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vaccine, lyophilization, dengue, zika, freeze-drying


With the recent outbreak of Zika virus in Central and South America, there has been an increased demand for vaccines around the world for both zika and dengue virus. Due to a combination of high environmental temperatures and poor cold-storage capabilities in developing countries, it is often difficult for a live-attenuated vaccine to be shipped and maintained. In order to preserve and stabilize vaccines at refrigerated temperatures so that they can be easily shipped and stored, lyophilization (freeze-drying) can be explored as a possible solution. A successful lyophilization process will ensure an extended product shelf life, improve virus stability, and result in less expensive shipping. Furthermore, expensive storage freezers, which are not often found in underdeveloped areas of the world that are most in need of lifesaving vaccines, will not be required.

While working as a student intern at the National Institutes of Health (NIH) in Bethesda, Maryland within the National Institute of Allergy and Infectious Diseases (NIAID), experiments were conducted with a variety of lyophilization conditions. Scientific articles describing lyophilization techniques were studied in order to determine potential reagents and formulation conditions. A new VirTis® Lyophilizer (SP Scientific, Warminster, PA) was set-up and programmed. Successful lyophilization is dependent on several variables including temperature, pressure, and composition of the fluid excipient. Proper conditions and formulation of the excipient will result in a lyophilization "cake" that remains solid, yet fluffy, and is easily rehydrated. A variety of candidate excipients were formulated, lyophilized, and examined for suitability of the cake. Promising excipient mixtures were subsequently added to a live attenuated dengue virus vaccine candidate and lyophilized. Control studies were performed by comparing lyophilized samples to equivalent samples that were stored at -80°C. Following resuspension of the lyophilized material, both the frozen and previously dried samples were serially diluted and inoculated onto Vero [African green monkey kidney] cell monolayers in 24-well plates. After five days incubation, the cell monolayers were immunostained using antibodies and TrueBlue substrate. Virus-infected cells (plaques) appeared dark blue and were counted to determine the infectious tier of the virus. The tiers of some lyophilized virus formulations equaled or exceeded tier levels in samples that were frozen at -80°C, indicating that a desirable level of thermostability was achieved. A user manual was also created to teach NIAID scientists how to use the lyophilizer instrument and create their own samples for ongoing research. While results obtained in this pilot study appear promising in a laboratory setting, future studies are needed to demonstrate successful thermo-stability in the field especially under challenging shipping conditions. It is expected that important Zika and dengue vaccines under development for future use can benefit from the work performed here.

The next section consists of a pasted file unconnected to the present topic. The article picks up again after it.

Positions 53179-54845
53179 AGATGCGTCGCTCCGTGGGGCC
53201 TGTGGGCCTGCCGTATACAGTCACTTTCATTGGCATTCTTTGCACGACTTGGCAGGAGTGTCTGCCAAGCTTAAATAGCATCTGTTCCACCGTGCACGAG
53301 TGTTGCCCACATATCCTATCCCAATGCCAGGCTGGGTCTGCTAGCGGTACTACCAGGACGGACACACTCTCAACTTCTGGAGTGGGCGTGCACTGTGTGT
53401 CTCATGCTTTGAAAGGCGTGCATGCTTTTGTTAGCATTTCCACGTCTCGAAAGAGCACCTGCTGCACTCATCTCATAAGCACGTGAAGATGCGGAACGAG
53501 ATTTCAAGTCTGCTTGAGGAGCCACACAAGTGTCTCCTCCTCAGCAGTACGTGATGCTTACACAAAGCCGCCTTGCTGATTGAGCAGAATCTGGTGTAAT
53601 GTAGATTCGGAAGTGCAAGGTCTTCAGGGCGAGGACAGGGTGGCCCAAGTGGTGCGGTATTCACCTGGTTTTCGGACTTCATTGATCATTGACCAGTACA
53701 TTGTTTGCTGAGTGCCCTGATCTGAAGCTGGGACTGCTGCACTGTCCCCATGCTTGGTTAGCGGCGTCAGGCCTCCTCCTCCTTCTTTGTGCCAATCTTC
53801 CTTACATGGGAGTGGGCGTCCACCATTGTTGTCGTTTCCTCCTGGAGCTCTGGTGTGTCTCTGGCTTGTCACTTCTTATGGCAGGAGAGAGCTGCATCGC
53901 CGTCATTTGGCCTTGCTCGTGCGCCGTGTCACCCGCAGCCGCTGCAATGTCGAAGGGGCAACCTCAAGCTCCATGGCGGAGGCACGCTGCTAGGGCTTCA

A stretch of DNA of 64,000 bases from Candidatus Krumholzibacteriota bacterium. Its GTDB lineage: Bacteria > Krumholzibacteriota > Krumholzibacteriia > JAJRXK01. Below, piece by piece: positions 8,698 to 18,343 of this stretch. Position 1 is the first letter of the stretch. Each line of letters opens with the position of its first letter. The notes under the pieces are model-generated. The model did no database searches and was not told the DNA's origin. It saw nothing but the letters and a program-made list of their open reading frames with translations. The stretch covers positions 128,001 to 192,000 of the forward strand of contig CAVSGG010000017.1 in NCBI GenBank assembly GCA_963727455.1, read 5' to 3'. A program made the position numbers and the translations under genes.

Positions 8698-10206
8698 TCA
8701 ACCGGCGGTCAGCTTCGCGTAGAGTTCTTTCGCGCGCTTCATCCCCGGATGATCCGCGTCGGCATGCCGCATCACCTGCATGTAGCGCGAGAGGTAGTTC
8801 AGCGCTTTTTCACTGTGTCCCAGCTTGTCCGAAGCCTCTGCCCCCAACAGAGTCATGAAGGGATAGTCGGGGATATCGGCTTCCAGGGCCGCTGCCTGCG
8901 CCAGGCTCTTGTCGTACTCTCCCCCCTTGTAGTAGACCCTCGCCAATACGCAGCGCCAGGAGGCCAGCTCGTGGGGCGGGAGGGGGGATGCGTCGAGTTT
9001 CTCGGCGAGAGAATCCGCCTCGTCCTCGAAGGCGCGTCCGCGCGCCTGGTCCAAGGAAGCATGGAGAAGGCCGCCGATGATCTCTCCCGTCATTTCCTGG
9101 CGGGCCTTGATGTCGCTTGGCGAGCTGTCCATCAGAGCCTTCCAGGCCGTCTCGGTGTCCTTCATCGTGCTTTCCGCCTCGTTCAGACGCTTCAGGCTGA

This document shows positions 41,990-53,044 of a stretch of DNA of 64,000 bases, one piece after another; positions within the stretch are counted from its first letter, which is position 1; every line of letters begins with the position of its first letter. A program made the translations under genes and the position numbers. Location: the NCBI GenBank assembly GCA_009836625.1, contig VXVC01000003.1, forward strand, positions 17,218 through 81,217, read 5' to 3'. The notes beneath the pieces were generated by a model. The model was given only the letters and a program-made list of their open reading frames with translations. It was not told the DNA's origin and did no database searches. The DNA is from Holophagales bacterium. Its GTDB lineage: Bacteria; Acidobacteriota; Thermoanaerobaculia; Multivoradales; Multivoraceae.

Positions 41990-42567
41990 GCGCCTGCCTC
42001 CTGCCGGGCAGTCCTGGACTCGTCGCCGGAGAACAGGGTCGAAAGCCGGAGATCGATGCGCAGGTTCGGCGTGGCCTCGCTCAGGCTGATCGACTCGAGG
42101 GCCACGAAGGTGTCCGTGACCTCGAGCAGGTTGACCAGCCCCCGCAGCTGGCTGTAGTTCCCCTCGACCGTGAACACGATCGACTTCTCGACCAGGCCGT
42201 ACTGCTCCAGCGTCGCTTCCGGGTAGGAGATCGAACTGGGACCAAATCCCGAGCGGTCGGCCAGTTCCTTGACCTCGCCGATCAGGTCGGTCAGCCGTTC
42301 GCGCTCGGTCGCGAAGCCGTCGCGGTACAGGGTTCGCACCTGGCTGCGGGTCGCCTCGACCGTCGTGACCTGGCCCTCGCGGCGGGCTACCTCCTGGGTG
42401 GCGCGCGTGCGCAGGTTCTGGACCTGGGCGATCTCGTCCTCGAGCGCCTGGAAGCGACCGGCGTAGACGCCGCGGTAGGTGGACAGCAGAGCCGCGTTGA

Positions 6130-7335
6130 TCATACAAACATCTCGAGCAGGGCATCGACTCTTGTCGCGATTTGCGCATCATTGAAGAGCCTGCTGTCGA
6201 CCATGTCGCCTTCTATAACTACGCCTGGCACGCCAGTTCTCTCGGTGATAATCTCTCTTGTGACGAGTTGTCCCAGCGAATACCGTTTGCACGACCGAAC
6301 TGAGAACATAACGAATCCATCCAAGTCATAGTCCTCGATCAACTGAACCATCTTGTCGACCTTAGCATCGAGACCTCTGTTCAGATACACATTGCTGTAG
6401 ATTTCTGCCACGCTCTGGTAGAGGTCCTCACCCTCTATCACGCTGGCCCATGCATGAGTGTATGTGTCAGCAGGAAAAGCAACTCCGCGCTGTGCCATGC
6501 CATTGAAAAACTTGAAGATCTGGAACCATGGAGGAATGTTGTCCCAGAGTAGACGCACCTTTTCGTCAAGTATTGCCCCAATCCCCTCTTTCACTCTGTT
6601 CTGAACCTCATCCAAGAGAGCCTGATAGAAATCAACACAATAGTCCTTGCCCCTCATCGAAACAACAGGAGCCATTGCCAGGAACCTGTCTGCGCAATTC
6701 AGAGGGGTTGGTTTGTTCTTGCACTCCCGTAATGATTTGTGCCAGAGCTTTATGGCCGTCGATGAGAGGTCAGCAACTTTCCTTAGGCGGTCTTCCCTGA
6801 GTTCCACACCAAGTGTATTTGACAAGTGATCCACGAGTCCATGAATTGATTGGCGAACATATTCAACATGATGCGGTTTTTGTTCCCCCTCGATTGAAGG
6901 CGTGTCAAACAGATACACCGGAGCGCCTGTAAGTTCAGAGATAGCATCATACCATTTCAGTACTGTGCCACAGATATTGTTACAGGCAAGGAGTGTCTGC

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Ira A. Fulton College of Engineering and Technology



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Zika and Dengue Virus Live Vaccines: Experiments to Improve the Thermostability of a Vaccine Candidate Through Lyophilization

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